Being able to work effectively with the regulatory agencies is a critical element in any Environmental Management System. If you have a cordial and professional working relationship with your agencies, you are more than half way there. On the other hand, if your approach is to constantly maintain an adversarial or antagonistic relationship with the agencies, you will be spending much of your valuable time and limited resources on a rather unproductive endeavor. Here are some practical and “field-tested” pointers on how you can develop a professional and effective working relationship with the regulatory agencies.
1. Do your homework. You should always research the problem areas or issues that you want to get resolved with the agency. Check to see if there are any specific considerations that should be brought up. See if another company has resolved a similar problem with the same agency and find out what the solution is. You should also research any applicable precedents outside of your agency’s jurisdiction that may be pertinent to your case so that you can share them with the agency. What you are doing here is in effect giving the agency a certain level of comfort in knowing that other agencies have resolved similar issues. You are giving them coverage.
2. Make a point of meeting the agency staff before you submit your permit application. Lay out your preferred approach and get to know the “case worker” or permit writer who will be handling your application. Always try to make a point of paying a courtesy “get-to-know-you” kind of visit. At the very least, phone the person at the agency and introduce yourself. In many cases, you will be pleasantly surprised by how cooperative the agency staff can be. Keep in mind that it is also to the agency’s advantage to work things out amiably with your company. A professional working relationship with you can and will save them time as well. Try to deal with the agency staff from their perspective – try to put yourself in their shoes.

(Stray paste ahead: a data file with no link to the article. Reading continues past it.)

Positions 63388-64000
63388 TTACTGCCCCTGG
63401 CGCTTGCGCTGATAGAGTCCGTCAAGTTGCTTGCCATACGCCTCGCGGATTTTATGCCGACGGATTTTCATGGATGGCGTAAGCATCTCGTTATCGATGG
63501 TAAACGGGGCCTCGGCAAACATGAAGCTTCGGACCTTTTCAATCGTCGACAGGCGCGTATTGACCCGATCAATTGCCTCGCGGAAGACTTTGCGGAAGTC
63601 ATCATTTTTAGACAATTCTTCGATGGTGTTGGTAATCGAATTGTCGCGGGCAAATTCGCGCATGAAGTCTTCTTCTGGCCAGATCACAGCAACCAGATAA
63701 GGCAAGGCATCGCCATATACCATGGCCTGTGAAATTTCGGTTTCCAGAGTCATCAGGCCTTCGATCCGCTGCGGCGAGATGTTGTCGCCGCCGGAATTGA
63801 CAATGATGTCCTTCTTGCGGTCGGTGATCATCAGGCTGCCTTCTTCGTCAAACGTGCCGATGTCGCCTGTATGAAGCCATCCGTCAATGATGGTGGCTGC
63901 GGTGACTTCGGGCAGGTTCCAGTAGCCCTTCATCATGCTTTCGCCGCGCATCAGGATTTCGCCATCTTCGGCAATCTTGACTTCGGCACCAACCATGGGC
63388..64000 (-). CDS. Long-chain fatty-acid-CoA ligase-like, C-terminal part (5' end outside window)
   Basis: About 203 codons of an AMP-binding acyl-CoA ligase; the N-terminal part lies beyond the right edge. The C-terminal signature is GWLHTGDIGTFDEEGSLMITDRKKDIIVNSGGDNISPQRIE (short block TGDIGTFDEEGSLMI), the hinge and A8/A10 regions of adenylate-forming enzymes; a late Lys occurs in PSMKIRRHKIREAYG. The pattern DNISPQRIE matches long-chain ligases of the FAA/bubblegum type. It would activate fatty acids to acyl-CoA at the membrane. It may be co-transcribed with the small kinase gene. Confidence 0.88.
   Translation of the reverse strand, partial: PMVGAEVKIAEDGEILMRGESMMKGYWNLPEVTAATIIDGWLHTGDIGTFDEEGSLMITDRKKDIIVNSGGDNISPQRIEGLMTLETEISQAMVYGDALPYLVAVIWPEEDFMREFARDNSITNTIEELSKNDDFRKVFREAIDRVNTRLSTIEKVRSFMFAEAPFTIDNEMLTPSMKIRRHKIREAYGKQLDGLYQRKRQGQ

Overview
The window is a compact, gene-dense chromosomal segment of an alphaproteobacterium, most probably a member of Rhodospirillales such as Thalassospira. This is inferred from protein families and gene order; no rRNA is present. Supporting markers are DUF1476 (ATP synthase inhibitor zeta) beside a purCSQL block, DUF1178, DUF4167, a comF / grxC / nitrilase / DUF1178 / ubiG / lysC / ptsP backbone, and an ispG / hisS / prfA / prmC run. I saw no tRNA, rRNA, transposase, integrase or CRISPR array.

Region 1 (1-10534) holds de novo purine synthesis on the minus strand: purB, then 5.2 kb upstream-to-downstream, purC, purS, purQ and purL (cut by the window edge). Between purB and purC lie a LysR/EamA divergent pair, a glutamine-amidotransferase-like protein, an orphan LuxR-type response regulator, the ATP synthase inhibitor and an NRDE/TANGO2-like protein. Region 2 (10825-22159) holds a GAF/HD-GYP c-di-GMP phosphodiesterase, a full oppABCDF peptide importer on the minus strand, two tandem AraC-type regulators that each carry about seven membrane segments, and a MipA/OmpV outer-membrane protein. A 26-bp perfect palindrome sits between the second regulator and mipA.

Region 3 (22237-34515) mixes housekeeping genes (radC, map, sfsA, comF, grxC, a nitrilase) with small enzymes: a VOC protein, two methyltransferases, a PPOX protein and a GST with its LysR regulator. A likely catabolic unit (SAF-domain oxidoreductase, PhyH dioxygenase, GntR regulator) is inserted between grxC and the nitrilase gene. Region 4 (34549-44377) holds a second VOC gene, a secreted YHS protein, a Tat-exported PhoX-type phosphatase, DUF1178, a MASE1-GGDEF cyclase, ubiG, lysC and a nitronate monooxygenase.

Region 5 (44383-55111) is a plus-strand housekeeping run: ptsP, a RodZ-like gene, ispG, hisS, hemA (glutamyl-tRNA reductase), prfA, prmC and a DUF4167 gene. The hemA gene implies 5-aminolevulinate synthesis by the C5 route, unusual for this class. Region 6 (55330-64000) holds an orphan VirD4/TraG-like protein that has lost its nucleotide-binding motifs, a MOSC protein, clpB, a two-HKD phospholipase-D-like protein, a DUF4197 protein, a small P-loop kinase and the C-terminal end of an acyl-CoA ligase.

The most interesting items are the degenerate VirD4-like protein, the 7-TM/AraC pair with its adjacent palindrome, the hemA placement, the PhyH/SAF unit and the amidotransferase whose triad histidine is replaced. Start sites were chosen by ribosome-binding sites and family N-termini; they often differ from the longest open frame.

3. Never attack the agency’s regulations in front of the agency staff – no matter how you personally feel about the regulations. It does not matter how nonsensical you may feel about those regulations. Keep your personal opinion to yourself. Remember that it is the agency’s job to enforce the regulations. If you don’t like a particular set of environmental regulations, the time to make your point is during the promulgation (public comment) process. Attacking the agency staff will not enhance your working relationship one iota. All it does is antagonizes the staff and works against your final objective – resolution of a problem you have before the agency. Remember this one too – they have the laws that you don’t like on their side. 4. You can (and often should) challenge the regulations and argue your case with your “case worker”. State your case clearly and objectively. And again make sure you don’t make it personal. Remember this – everything is negotiable (both sides can win in a negotiated settlement). But as soon as you make it personal, the issue rapidly degenerates into a zero-sum game (allowing one winner and one loser). You want to avoid that as much as possible because more often than not you will end up being the loser. Here is a true story: One Fortune 500 company had a wastewater discharge permit issue before the regulatory agency. The plant manager hired a local consultant who was very knowledgeable about the technical issues and the local regulations. Unfortunately he also held some very strong personal views about the regulations and he took it upon himself on numerous occasions to express his views about the regulations and the agency staff who enforced them. He told the staff that they were stupid and ignorant to be enforcing such bad regulations – at face-to-face meetings with the agencies! This went on for many months and the permit application went absolutely nowhere until this local consultant was eventually fired and replaced by a much more personable and equally competent consultant. The relationship between the company and the agency took a dramatic turn for the better. But the company lost many months in the permitting process. The moral of the story is this: Be very careful how you choose the consultants to represent you before an agency. Make sure your consultant has the right temperment